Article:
AE Webinar 6.2 – Developing Your Students' Vocabulary and Grammar for Critical Thinking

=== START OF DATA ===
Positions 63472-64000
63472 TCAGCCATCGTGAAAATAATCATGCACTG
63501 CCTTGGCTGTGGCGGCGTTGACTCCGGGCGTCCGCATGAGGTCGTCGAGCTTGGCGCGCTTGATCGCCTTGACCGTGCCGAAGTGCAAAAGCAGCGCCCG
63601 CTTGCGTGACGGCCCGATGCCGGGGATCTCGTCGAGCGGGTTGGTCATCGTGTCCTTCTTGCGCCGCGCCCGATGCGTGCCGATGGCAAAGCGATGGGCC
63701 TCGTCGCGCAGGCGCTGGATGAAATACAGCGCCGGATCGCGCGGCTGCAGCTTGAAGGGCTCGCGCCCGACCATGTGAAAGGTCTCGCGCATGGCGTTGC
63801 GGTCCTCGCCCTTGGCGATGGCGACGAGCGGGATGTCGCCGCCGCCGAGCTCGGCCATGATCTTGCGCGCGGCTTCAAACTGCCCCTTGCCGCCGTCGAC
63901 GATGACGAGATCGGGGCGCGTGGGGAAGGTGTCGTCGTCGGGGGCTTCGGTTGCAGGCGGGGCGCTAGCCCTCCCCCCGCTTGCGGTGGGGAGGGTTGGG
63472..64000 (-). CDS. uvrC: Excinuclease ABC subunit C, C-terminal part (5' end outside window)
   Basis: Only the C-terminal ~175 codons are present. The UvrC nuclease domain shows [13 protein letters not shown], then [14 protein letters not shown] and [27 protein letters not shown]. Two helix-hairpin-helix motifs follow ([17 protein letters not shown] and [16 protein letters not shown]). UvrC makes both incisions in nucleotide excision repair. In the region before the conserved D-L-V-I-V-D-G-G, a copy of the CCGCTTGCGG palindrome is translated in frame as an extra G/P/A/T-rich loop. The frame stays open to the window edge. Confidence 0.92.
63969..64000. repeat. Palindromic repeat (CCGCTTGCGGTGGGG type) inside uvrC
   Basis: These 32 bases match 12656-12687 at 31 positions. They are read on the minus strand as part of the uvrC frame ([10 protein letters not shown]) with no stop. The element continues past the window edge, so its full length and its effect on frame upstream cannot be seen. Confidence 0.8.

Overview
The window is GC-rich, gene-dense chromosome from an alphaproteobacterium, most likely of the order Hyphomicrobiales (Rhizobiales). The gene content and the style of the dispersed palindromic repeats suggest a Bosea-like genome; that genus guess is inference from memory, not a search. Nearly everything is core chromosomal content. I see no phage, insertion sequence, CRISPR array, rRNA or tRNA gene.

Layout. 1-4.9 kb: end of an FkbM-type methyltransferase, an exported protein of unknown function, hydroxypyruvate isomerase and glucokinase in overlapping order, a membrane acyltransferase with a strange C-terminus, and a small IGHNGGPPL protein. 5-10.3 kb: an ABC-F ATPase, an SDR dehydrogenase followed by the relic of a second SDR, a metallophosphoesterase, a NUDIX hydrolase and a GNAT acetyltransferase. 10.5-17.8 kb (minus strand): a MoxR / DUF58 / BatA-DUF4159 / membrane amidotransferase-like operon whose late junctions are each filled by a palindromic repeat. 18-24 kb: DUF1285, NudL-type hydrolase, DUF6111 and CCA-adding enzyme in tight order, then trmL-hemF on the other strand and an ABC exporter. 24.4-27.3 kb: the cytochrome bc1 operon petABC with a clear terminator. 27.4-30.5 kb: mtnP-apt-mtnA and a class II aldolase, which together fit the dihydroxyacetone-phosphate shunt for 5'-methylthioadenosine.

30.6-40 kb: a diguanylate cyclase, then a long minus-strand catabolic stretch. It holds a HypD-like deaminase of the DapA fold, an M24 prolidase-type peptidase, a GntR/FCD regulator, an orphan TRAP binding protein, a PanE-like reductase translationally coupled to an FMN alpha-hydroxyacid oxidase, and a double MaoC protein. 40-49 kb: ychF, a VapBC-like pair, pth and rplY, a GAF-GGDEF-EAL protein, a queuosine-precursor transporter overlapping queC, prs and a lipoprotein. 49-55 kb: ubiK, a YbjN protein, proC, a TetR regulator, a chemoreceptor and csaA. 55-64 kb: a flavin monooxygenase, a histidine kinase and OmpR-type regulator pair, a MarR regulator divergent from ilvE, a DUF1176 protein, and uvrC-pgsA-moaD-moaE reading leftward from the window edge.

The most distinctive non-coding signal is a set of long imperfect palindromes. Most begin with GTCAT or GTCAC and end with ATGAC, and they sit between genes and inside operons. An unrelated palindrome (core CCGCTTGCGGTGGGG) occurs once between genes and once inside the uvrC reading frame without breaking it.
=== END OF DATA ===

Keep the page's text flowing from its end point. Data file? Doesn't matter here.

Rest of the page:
American English American English American English webinar theory piece and American English where the Nazis you welcome everyone to our second session in American English webinar series 6 brought to you by the American English team at the u.s. Department of State in Washington DC let's start our session today with a great photo submitted by alumna caveats with her viewing group in Uzbekistan these webinar participants are pictured with their East certificate issued by their local US Embassy for their successful completion of the series 5 webinars we love to see teachers learning and exchanging ideas during webinars as well as celebrating their successful completion of a webinar series please share your webinar viewing photos by emailing them to American English webinars at Al Program stato RG we may feature them in the next webinar I'm Katie Subaru part of the American English team also known as moderator KDF Lauren and Heather will also be in the chat box today helping you out and supporting you throughout the webinar series here you can see the exciting schedule for this series our next series six webinar beyond proficiency nurturing critical thinking skills in the ESL classroom will be in two weeks on May 31st and it will be presented by our very own webinar moderator and past presenter Heather Vannucci our webinars are each 60 minutes long webinars are often related to a theme found on the american english website the teachers corner section from the website shown here features resources and lesson ideas related to the month's topic the theme for May is critical thinking next let's look at how you will participate in the webinars during these webinars you will hear but not see the presenter the way for you to participate is by typing in the chat box as many of you are already doing the chat box is where you can ask questions or make comments related to today's topic we may not be able to answer every question during the session and there are often hundreds of teachers participating however there is another place to ask questions after the session is over the Ning community for teachers which we'll look at in more detail momentarily the presenter may also ask you questions in the form of polled these multiple-choice questions will appear on the screen for you to answer some people may experience technical problems during the webinar we will let you know if we are having a global problem however if you do lose found you can follow along with the caption pod at the bottom of the screen if refreshing your internet browser doesn't correct a problem each webinar series consists of six webinars during the series webinars take place every other wednesday participants who attend at least four out of six webinars receive an e certificate from the regional english-language office or local US embassy after the series end to ensure you are eligible for the e certificate we will ask you to submit your attendance at the very end of the webinar at the end of the webinar you will go to the internet link that we provide you so that you can submit the requested attendance information we hope many of you are already Ning community members but if you haven't registered yet please do join us it may take up to 72 hours for your name registration to be approved but here you can find resources and discussion questions related to each webinar as well as all of the webinar recordings and featured materials the Ning is also where you can ask presenter questions after the webinar and live chat with the fellow with your fellow community members before I introduce our webinar for today I'd also like to encourage you to subscribe to our American English youtube channel you can find many useful videos there for both English language teachers and learners perhaps you have already subscribed but have you seen the new conversational English playlist these videos will help your students learn English to use in common conversational situations as the main character and meets new people talks about jobs and hobbies ask favors and more and now for today's webinar developing your students vocabulary and grammar for critical thinking so your students have difficulty practicing their critical thinking skills because they lack familiarity with key words and phrases during this webinar the presenter will identify key vocabulary and grammatical structures that your students can use for critical thinking exercises and he will Model multi-level classroom approaches for introducing and practicing them in critical thinking exercises through the use of visual media and now it is my pleasure to introduce today's presenter Bruce Rubin Bruce Rubin has taught English to international university students and adults immigrants since 1989 since 2001 he has been teaching for the American language program at California State University Fullerton while also training future teachers studying in the TESOL Department and foreign faculty participating in short term programs he is also the author of inside reading level 3 published by Oxford University Press Bruce is currently the interim director of the American language program welcome booth Thank You Katie that was a really nice introduction and welcome everybody I'm so happy to be here today this is developing your students vocabulary and grammar for critical thinking and as Katie mentioned I'm going to model and demonstrate some exercises for critical thinking in class this is our monthly theme here at American English I'm also going to build on a previous webinar about the use of photography in class and show how using photographs can be very interesting and rewarding for critical thinking practice and of course as the title of webinar says I'm going to focus on the language for critical thinking so I'll talk about some key important vocabulary and grammar structures that you can use with your students in class now the first thing I'd actually like to discuss briefly are your lobby poll results for number one about 57% of you say that your students are too low in their language skills to practice critical thinking in English I'm going to try to persuade you today that that might not be true and I'll give you some tips for dealing with students who are still kind of low in their language skills and about 43% of you think your students had the language skills to practice critical thinking but maybe they're not accustomed to doing it again I think I hope that some of the techniques we look at today will help your students get more engaged in in critical thinking as well as in your language lesson whatever it happens to be that day and will become more accustomed to doing it and will possibly enjoy doing it about 11% of you say your students have the language goals and the habit so of course one of our goals here today is to get that number up more of you tried and critical thinking even with low level students and see again how that impacts your classroom practices and outcomes now for number four here about 60% of you say that visual materials like pictures are generally more informative than written text and only about 10% of you say that written text is generally more informative than a picture so we'll see how that goes and of course I think most of us would say the combination of visual and written is the ideal but for critical thinking purposes or just in class we don't always have that that combination at hand so let's talk a little bit about the webinar goals again I want to demonstrate a sequence of critical thinking tasks from easily difficult I mean some of these you could do with students who are just learning English but all of them are also great for really advanced students who I think you'll mind will really enjoy these exercises and we're going to highlight vocabulary and grammar that we use specifically in the practice of critical thinking in particular vocabulary and grammar to show that sometimes we're not really certain about what we're seeing especially in a photograph or possibly in a book we're not really certain about the information that's presented there I won't spend too much time defining critical thinking but I just want to say most people look in the dictionary and pick out definition number one or critical judging severely and finding fault sounds so negative I think a lot of people a lot of students just don't want to do it they don't want to find mistakes or criticize people and that's what they think it means but meaning number two this is the one I prefer reflecting careful analysis and judgment this means you can analyze something without judging it just by asking some good questions investigating like a scientist or a detective you're not trying to criticize in fact you might find that you really appreciate an argument even more after doing some critical thinking and you might say oh this the speaker or this writer really really great so we're not necessarily looking for negatives we're looking for to get closer to the truth and that's what we're going to add here we're trying to get closer to the truth and we're also trying to distinguish between knowing and guessing this is particularly important with photographs where people often look at the photograph and think they know everything but when we start to analyze it we often find we have a lot more questions than answers but the fact that the photograph inspire so many questions that's what makes it a really great tool for critical thinking and for inspiring discussion and and even some creative thinking in the classroom here's a simple sequence for critical thinking I'm going to discuss each of these in a little more detail but we begin with observing and here I'm talking about a very close kind of observation looking at details again like a detective understanding and here it's not so hard sometimes to understand what's going on in a picture but sometimes as you'll see it's really hard to understand and I think we'll need to understand the limits of what we can really understand in a photograph we'll analyze it I'll give you some tips for that and we'll do some synthesizing here meaning bringing information together from more than one photo yeah I see something in the tax and the chat box about Bloom's taxonomy that's right this is originally where the sequence came from some of the details will come from from Bloom's taxonomy okay now before we we talk about this first thing let's try a raise your hand so if you've ever led a class discussion about photographs and what they show please raise your hand it's that little icon up in the left our taskbar up at the top it looks like lots of you have done that mm-hmm good all right great now this photo was really meant to be descriptive this is a cat and I thought the cat was observing something very important here of course do we know if the cat is really observing anything or is just getting sleepy now not not really but the details don't reveal a whole lot here maybe the way that chairs are made indicates they're for outdoors maybe the stack of them with the pretty colors indicates they're at a cafe or somebody's patio in fact I took this photo in Amsterdam at a sidewalk cafe several years ago but here for the technique make sure you let your students look closely at the photo before you show them any written text look at the whole picture and ask them I'm sure you've all done this what's it about what's going on just getting a general sense of it and then zoom in on details what do they tell us like the stacked chairs here what do they tell us or understanding again here's a picture by the way from one of the resources that we posted on the Ning this is from the New York Times article about ten intriguing photographs and this is a weekly feature that the New York Times has designed for teachers so you can go there any time and they'll have some really cool photos very suspenseful or but some of them kind of mysterious like this one here we want to know what's missing from this picture well of course we have no idea what some of the people are shielding their eyes from looking up at of course we're wondering how come this guy's not read doing the same thing and we so we don't know what's really happening in this picture at all and then you might also ask why did someone take this picture at all what was the photographer's purpose and here we don't know maybe he just thought this was an unusual looking scene people looking up at the sky and we don't really know what they're looking at for analyzing we'll start by breaking the photo into subject parts you can talk about location time people objects activities and you who are all English teachers I'm sure your mom's are already thinking oh yeah lots of good vocabulary practice there especially for all of them good location we're going to practice both of these a little bit later location and time objects could include count nouns non count nouns activities could include a lot of different verb tenses and then we can also take this another step and compare and contrast the photo with a different photo so we'll practice the grammar for that as well what other kinds of questions might you ask for critical thinking perhaps you could suggest a few in the chat box okay I see lots of people typing here yeah how can you relate to this picture that's nice what is going to happen next yep love it what's missing here mm-hmm what would you do if you were there love it and these these again are they show how what are they going to do after yes and what were they doing before have you ever been in this situation this is great and what you've actually presented here are a lot of great prompts for creative thinking again it's a small jump sometime from critical thinking to creative thinking creative thinkers use a lot of critical thinking skills in writing their stories or making their pictures a lot of great questions still coming up here that's really fantastic and here's a few more again trying to figure out what do we know and what do we we not know exactly we know what's going on in this picture how do we know we're going to generate some alternatives some Kompas abilities is it possible that something else might be happening you have any other ideas any hypotheses like a scientist will talk about this word again in the next slide that's a good critical thinking skill why do you think that some people think why is the most important critical thinking question word but they're all good why do you say that here again you're asking the student to provide some evidence for his or her thinking that's really important for synthesizing we're going to again put parts together to form a big picture and make connections between multiple photos this photo by the way from Yosemite National Park in Northern California not too far from where I live beautiful place okay with a photo in general when you're using these photos in class for critical thinking you want to ask simple questions but questions that do reveal something could be the standard questions who what when where how and yes of course why and you can keep your answers fairly simple depending on the level of your students but we really want to guide the students to show them what we really know about what is happening in the picture and what we're not sure about and when we respond to the picture and when we report about the picture we want to be careful with the language we use we want the language to indicate that we're really sure about something or maybe we're not so sure and we want to generate hypotheses like a scientist or a detective or a journalist or an engineer or a creative artist or writer what is a hypothesis well a possible explanation that needs testing or more evidence before we can say it's true in the photo here you have one of the most famous scientists in history Albert Einstein you'll notice that I'm Stein has his famous formula e equals MC squared up on the board there but it says pixabay equals e equals MC square now pixabay is a great source I put the picture on here partly so that you would be aware of it and feel free to use a lot of three great three photos several photos like this one came from pixabay and this in this webinar the pixabay did not exist during Einsteins lifetime so this is also an indication that sometimes photos can be manipulated to show something that may not have ever really happened we don't want to dwell on this too much in class but we do want to look for photos that we think are more trustworthy and here's our photo number one again I'm not going to tell you anything about it until we're finished discussing and now I'll share everything I know about it and we're going to start just by asking a couple of questions where is this and yes I see that it's in a dining room of some kind but where in the world do you think this is happening where is where in the world is this scene taking place okay I see a u.s. European Union USA clueless Russia Germany do we know well just from looking now we don't know we might say North America South America Europe these appear to be European American people here do we know when this scene is taking place I see some looking at the chat box I see oh it could be anywhere somewhere when yeah I see 1960s 1950s 1980s a little bit before that how do we know we're always we see the black and white photo although here I have to say I live very close to Hollywood and as you know I think Hollywood can recreate any scene Oh Regina and Brazil got the got the 1940s very good Hollywood can recreate anything but this is not a Hollywood scene this is a real scene and actually if you zoom in on this photo you see a calendar on the wall over the older woman's head and it says May 1940 so actually if your students and you're guiding your students to be detectives they'll see that calendar and they'll see the May 1940 and the calendar also indicates that we're in an english-speaking country still don't know which one but Oh you know as soon as we're done here okay now let's go to a poll here and see what you think about some details of this photo so tell me which ones you think are true sentence a these children are all siblings siblings are brothers and sisters beat there are no other children in this family see the father of this family is at work D this is a happy ham i and ii this is a healthy family and good results are coming in and i'm going to ask you how do you know how do you know these children are all siblings well actually i don't think we really know just by looking one of those girls or the boy could be a neighbor could be a friend could be a cousin they do look a little bit alike i see that they do look comfortable and happy together sure again they could be neighbors friends cousins not sure that they're all siblings what about other children in this family maybe other children are out working or visiting their friends we really don't know would there could be another child sleeping in another room maybe sick can come to dinner we don't know answer see the father of this family is at work again i see only about 14% of you are saying that's true good because honestly we don't know in fact how about some hypotheses for the father where else could the father be what other possibilities are there for the father it might be dead might be sleeping might be at the wall or might be taking a shower I'd be working mm-hmm yeah very good it could be divorced I'd be out of the country maybe he's taking the picture yeah those are all great great great great so we really don't know where the father is answer D and E these are little little trickier this is a happy family and yes I see it that 42% of you say this is a happy family it's hard to say no they're not happy they look so happy together write it here at this moment yeah they're all smiling but remember when the photographer takes a picture he omits or excludes or cuts out everything around it in space so yeah we don't know where the father is he might be standing to the side and this is just one moment in time they look very happy right now at this moment but do we know how happy they were before this photo was taken or after this photo was taken we really don't so it's hard to say that this is a happy family or this is a healthy family they look healthy sure but we don't really know what's going on shot on inside so just from looking it's hard to say this is a happy family to be good critical thinkers good responders we should say this looks like a happy family or they look happy this looks like a healthy family they look healthy so that's what we're going to practice just a little bit more here is using that word look when you say they look healthy they look happy you're saying they're not we're not 100% sure about what they're like all the time so let's try poll number three here and practices just a little bit more how about the mother on the left the older woman does she look smart does she look tough does she look mean does she look loving ya bout ninety over ninety percent of you are saying she looks loving we really don't know if she's smart or not she doesn't look tough she doesn't look mean that's for sure yeah she does look loving is she really loving I hope so I hope she was I believe she was but I don't know if she was or she wasn't really let's take a look at one more poll here again now we're going to get into some of the action in the picture here why is the family laughing that's really the center of this picture I think why are they laughing do we know well the mother told a joke maybe the boy told an embarrassing story maybe one of the girls dropped her food on the floor possible or is it statement B we have no idea yeah I think most of you are you've got it 67% saying yeah we really don't know why they're laughing ABC these are all possible hypotheses and could be a great way to start a creative story about this photo but in reality we don't know why they're laughing these are hypotheses okay there are a few other ways to talk about what we're seeing here now you can also say maybe they are happy and healthy probably happy and healthy they might be happy and healthy I think that they are happy and healthy or I feel that they are happy and healthy or I believe that they are happy and healthy notice I'm not saying I know that they are happy and healthy I don't know that but I think it I feel it I believe it means I'm not 100% sure I don't have enough evidence to say I can also say it is possible that they are happy and healthy and for slightly more advanced learners this is so common in academic writing and also in the newspapers and television the photos suggests that they are happy and healthy many many news reports will say something like the research suggests that vegetables are good for your help well what does that mean suggests it means yeah there's some research that's good we have some knowledge but when a scientist hears suggest that he or she thinks well that means we've got to do more research there's much more to learn but we're off to a good start now let's let's practice this one a little bit with a fill-in-the-blank exercise there laughter suggests that please give me a few ways suggest from Lebanon that they might be happy very good now actually with suggest you don't have to add the might be suggest already tells you it's a it's a maybe so to suggest they are happy suggests they are having fun together suggests they are having a great time suggests that they love each other those are all great and for this one their table suggests that okay they have food they're not going hungry they have a nicely set table yeah understood oh yeah they are they are tidy and clean they are middle-class they're not rich perhaps but yeah somebody says here they feel like they're rich it does look that way doesn't it and their house suggests Oh perhaps some of the same that their middle-class that they're comfortable that they're neat and tidy that they're modest that they're ordinary people they're sharing things and talking in a friendly way wonderful other opportunities for language practice of course you can focus on objects and use that construction there is there are and prepositions of location so you could say something like there is a calendar on the wall so I've got my there is and I've got my preposition of location there and for activities I like using practicing the present continuous tense here in this photograph he is surfing this is a common hobby out here in Southern California that's a nice big way and so you could say you could use the present continuous tense for to describe a lot of things in this photo so let's take a look again and and try to fill in the blank one more time give me one sentence with there is or there are there is delicious food on the table I thank you Azerbaijan okay that's very done and there is a table there are people very simple any beginning language class could be making sentences like that in fact there is there are is usually in the first level of grammar instruction there's milk on the table there are some pancakes there is a cupboard there there's a window lots of things to notice in this room alright great job so far how about please give me a sentence using they are or the boy is use present continuous tense they are eating they are having dinner they are drinking well it says drinking tea actually I see them drinking milk they are having a nice moment they are laughing yep the boy is sitting the boy is eating the boy is wearing a white t-shirt thank you from Libya the boy is drinking milk the boy is telling a joke so yeah a lot of good things a lot of good sentences you can generate if you guide your students now at the end after you've done all the language practice you feel like doing with these photos then you can reveal what you really know and here's what I know about this picture May 1940 mrs. Hanson wife of a farmer in Utah that's in the western United States has dinner with her three children so they are siblings they are her children she's the mom on the table our home produced milk homemade bread home canned peaches home-churned butter and this my home turned turned I got they got a turn the butter stir it over and over and over again to to make it thick like butter and fish caught by the three children the day this picture was taken nice detail homemade dill pickles provided a relish a little extra flavor pickles come from a vegetable called the cumber so now we have quite a bit of information here let's try poll number five and see what do we what can we say we know now about this family whole number by alright what do we know now answer a they are a farm family answer B they have cows answer see they grow fruit and vegetables answer D there's a river or a lake nearby answer e the boy is a college student all right well 96% of you are saying they are a farm family yes we know this it said so in the written text she's the wife of a farmer they have cows I think we do we do know this because they have home made milk home produced milk on the table there they grow fruit and vegetables well the text says they have home canned peaches and homemade pickles which come from vegetables so I think they do grow fruit and vegetables there is a river or a lake nearby well the written text said the children caught the fish that day so the river or the lake where the fish live can't be too far away the boy is a college student yeah very good only 4% of you chose this one because we really don't know I don't know how old the boy is or what kind of school he may or may not go to we really have no idea so I think a B C and D are all good ones to select answer e not so good we just don't know okay so what other kinds of things could you do with this picture in class could you give me a suggestion or two what else could you do with this picture in class I'll share one yep you could make up a story you could do some peer work about what's going on in the story and you could create a news story uh-huh you could create dialogue oh I love that imagine a dialogue between the people sitting there at the table it's great you could write a play out of that and then students could perform it really nice building vocabulary yes have somebody narrate the story make up a short story dramatize it Wow yeah a lot a lot of great things you can do these are all great great ideas here's one that I've done many many times and I've I posted this on the min so you could use it if you feel like it I've also posted another workshop on other ways to analyze a photograph and the title of that one is called reading a photograph I really think people have to take photographs more seriously like the way they take a written text seriously but in my assignment I have each student in the class choose a photograph not an advertisement but a real photograph and I ask the student to lead a class discussion about the photo just like we've been doing today without revealing any information any written information until the very end and then I ask the student to write a brief report about the photo using the same approach telling me what they knew just by looking and what they knew from some other written information like the photo title or the caption and you want to make sure if you do this assignment or any assignment with photos make sure the student includes a copy of the photo so that you can refer to it you can't just assume you can figure out whether the student is right or not you've got to be able to see it yourself but my students have found some really amazing photos very interesting often we end up saying the photo is better at inspiring questions than it is for revealing exact information but it's it's really great okay now here's um another photo so we'll we're going to do a little compare and contrast with this one but just to start out what kind of questions would you suggest for your students on this one there is a little information on this when it come it comes from a site called photos for class another great great website for free photos it does yeah where are they eating what are they eating where are they it does say family restaurant at the bottom but what are they celebrating where they prom you could talk about ordering food yeah that's a great suggestion their restaurant conversation restaurant English is it a holiday under the field yep these are all great questions and you can ask the usual when where who are these people what kind of objects that are there there do we know where this one is well there is a sign on the table it says did you know so again it appears to be the english-speaking world the food I see macaroni and cheese I'm thinking that's a kind of American food I'm not actually 100% sure about that but we know it's again somewhere in the english-speaking world it says 2011 on it so not not so long ago there's some good questions you could ask her about who's missing I actually see 1 2 3 4 5 si got eight trays out there and six people so there could be one or two people missing unless unless the one missing person I only see one empty chair so maybe he's just going to eat eat enough for two people I don't know but you could ask your students who's missing and again if you look carefully like a detective you'll see three generations here we think three children the two parents mom and dad sitting under the window and across from them an older lady could be might be possibly is grandma so maybe the missing person is the grandfather and where is he maybe he went to get a fork or maybe he went to the restroom but I think it's quite possible that he's taking the picture I don't know why they would take a picture of grandpa's not there so I'm thinking maybe grandpa is taking the picture but do we know nope we really don't know for sure okay let's do a little more practice with the grammar for making comparisons and then we'll do a few comparisons with those pictures here's the standard form take the adjective add er include the word then so X is cheaper than Y or Y is more expensive than X now when there's a similarity you could say something like X is cheaper than Y but both are expensive and we'll talk a bit about some similarities as we go here today but first let's try another poll in poll number 6 let's read these statements and mark the ones you think are true first one family a is healthier than family B because family a it's homemade food and family B each restaurant food each family a is happier than family be because family a eats at home C family B is bigger than family a because family B eats more varied food in restaurants okay very interesting full results a lot of you are going for answer a family is healthier because family Amy eats homemade food well I don't know which Valley is healthier to me they both look healthy and we don't know for sure who's healthy and who's not they look healthy so I don't think we can really say for sure I don't think it's necessarily true that family a is healthier I think this is a common assumption a common belief around the world today that homemade food is healthier than restaurant food sometimes it might be but sometimes it might not be depends on the cook answer B and C nobody really went for those that's great we don't really know which family is happier and for C I'm not really sure which family is bigger there are three generations in family B that doesn't mean there aren't three generations four family a but they're not all in the picture so I don't know which ones which family is truly bigger family B looks bigger but I don't think it's because of the food they eat we really don't know similarities for these pictures well we could say they both have both families have three children assuming those are all the children both families have one boy and two girls they both like eating dinner together so they do have some similarities okay let's do let's do one more poll mark the statements that you think are true but notice the language on this one family B looks bigger than family a yeah I think it does family B definitely looks bigger family B might be bigger mm-hmm it might be I think family B is bigger pink is good here you're not certain about it maybe family B is bigger maybe is a good word to use here family B is probably bigger again shows were we're not certain so that uh that's a true statement good statement it's possible that family B is bigger that's even better than the one before and lastly the photos suggest that family B is bigger than family a very good these are all good I think these are all truthful statements they don't say that we know everything they don't say that we know for sure but they're truthful in the way they say we don't know for sure but this is what we're thinking like a detective like a scientist okay let's do a little bit of synthesis practice really quickly but as we do we're actually going to look at a little more language and grammar here both these quantifiers often come in either vocabulary or grammar books you want to be careful about saying things like all families always get together no no or it's better to say many families eat together or most families eat together sometimes so using most many some or a few is more careful and more accurate than using all-or-none and then with the frequency adverbs you want to be careful with always or never again to say all families always eat in a restaurant or no families ever even a restaurant neither are true better to use usually often sometimes occasionally rarely these world these words will really help your students be persuasive when they argue and they'll help others believe what your students had to say when they are more accurate with their language I'm not trying to say they know more than they really do so again let's let's package this quickly all families have children no not all all families eat together at a table no not all all families live in a house No most families have children actually when I wrote this I thought oh yeah that that is true in the United States today I'm not sure it's actually a most it might be about 40 percent or so depends on how you define the word family family for the US government a family as a husband and wife in the same house so they might not have children but many families eat together at a table I think that's a good statement some families live in a house sure nobody will argue with that this is part of what you're doing is saying things that people won't argue with so that they'll agree with what your you're talking about and you're more likely to convince them now when sometimes the writer or the speaker will tell you something but not everything they'll say some something like a equals B and then they might say e equals C you might recognize this from geometry in your in a mathematics class or and if any of you are philosophy majors this comes from symbolic logic now if you somebody says number one and somebody says number two therefore there's a step three a must equal C and this is what we call an inference yes this is logic and I've seen a few of you in the chat box already use this word in and you're right now here in English we say the writer or speaker implies a equal C means he doesn't actually ever say it and the reader or the listener in version now let's practice this just a little bit more so what can you infer I haven't eaten all day you could infer you must be hungry she didn't sleep last night what could we infer they didn't have an idea here you must be tired she must be tired very good or he finally passed the test you must be happy good I'm seeing a lot of great responses there very good must be happy and this restaurant is always crowded what could we infer must be good must have good food or must be good value in some well so this is a good word to know for critical thinking and this one says yeah it must be popular very good this one says you really are certain about something now we've done a lot of good work here with photographs I did want to present one example of something that would be a little bit more complex in the grammar mainly this is the kind of sentence that your students either now or someday will see on a difficult test like the TOEFL or IELTS or the SAT sometimes the grammar is a little hard to understand but look at this statement nine out of ten doctors responding to a survey said they recommend our product to their patients if they recommend anything let's set a poll on this one I think we're going to pull nine can we say which of the following statements are true can we say that nine out of ten doctors recommend the product well it said nine out of ten doctors responding to a survey so that doesn't mean nine out of ten doctors of all the doctors in the world it just means the ones who responded to a survey and even the ones who responded to a survey says at the end if they recommend anything this means maybe they didn't recommend anything so answer a to general we don't know how many doctors recommend the product we don't know how many doctors responded to the survey and we don't know how many recommended anything so therefore answer be also a problem we just don't know if most doctors recommend the product we don't know what they recommended anything or if they responded so answer C is the one true statement here this is the only good one we don't know how many doctors recommend the product and just going to highlight the the grammar there for you briefly on the next slide again the goal of this type of item is to avoid over generalizing you have to look specifically at the grammar and nine out of ten doctors responding this is what we call in grammar an adjective clause reduced to the ing form it really means doctors who respond it and then there's a key word there if there's from the grammar books a conditional they might recommend something and they might not recommend anything at all okay a few minutes left here I'd like to review a few other sentences and that I think are good to use for critical thinking we believe that the data will prove we are right we think that the data will prove we are right we feel the data will prove rewrite again all of these showing we're not really certain about it we had data that probably proves we are right also we're not certain data that might prove we are right and it's possible that the data will prove we are right or we have data that suggests we are right these are really nice phrases nice constructions nice structures to use for critical thinking okay before I summarize the webinar I'd like to try one more poll let's go to poll number 10 it's got a few of the same questions we had in the lobby before the webinar started and I'm curious how you feel now at the end of the webinar okay number one my students are too low in their language skills to practice critical clicking okay great I see this number going going down down down that's good and for the webinar this is at about a fifty seven percent response rate not only about twenty five percent of you agree with it I'm so glad and number two visual materials like pictures are generally more informative okay then that hasn't changed too much and written text is generally more informative okay that hasn't changed too much either and I think again will we all agree that a combination of visual material and written text is the strongest and most persuasive combination to summarize the webinar here I would like to say that sure critical thinking I think we all know this is so much harder in a second language because there's so much unclear language in the reading and listening that our students are encounter and yet when they speak we accept expect them to be clear and exact in their writing and their speaking so it's a big challenge to be a good critical thinker in a second language I really admired those of you who can do it well I'm really impressed by it and number two whether critical thinking is the main focus of a lesson or maybe it's just a side story a couple of extra questions in a grammar or vocabulary lesson it can really deepen student engagement in the material and I think your students will really appreciate it it will be something more than just a language class for them it would be something more meaningful and it will help them throughout their lives not only as students but as people as consumers and finally critical thinking can be practiced at all English proficiency levels so I hope you'll try this even with students who are just just learning so thank you so much for participating today I hope you enjoyed it I hope you found it useful I hope you'll give some of these techniques a try in class thank you very much yes for developing our students critical thinking practice to the use of visual media you provided some great strategies for introducing key vocabulary and grammatical errors while guiding students to complete critical thinking tasks we look forward to the post webinar discussion and to exploring your Ning resource page and we'd also like to thank you our audience for your active participation today we look forward to learning with you again in two weeks on may 31st when Heather bernucci will help us to better understand what it means to think critically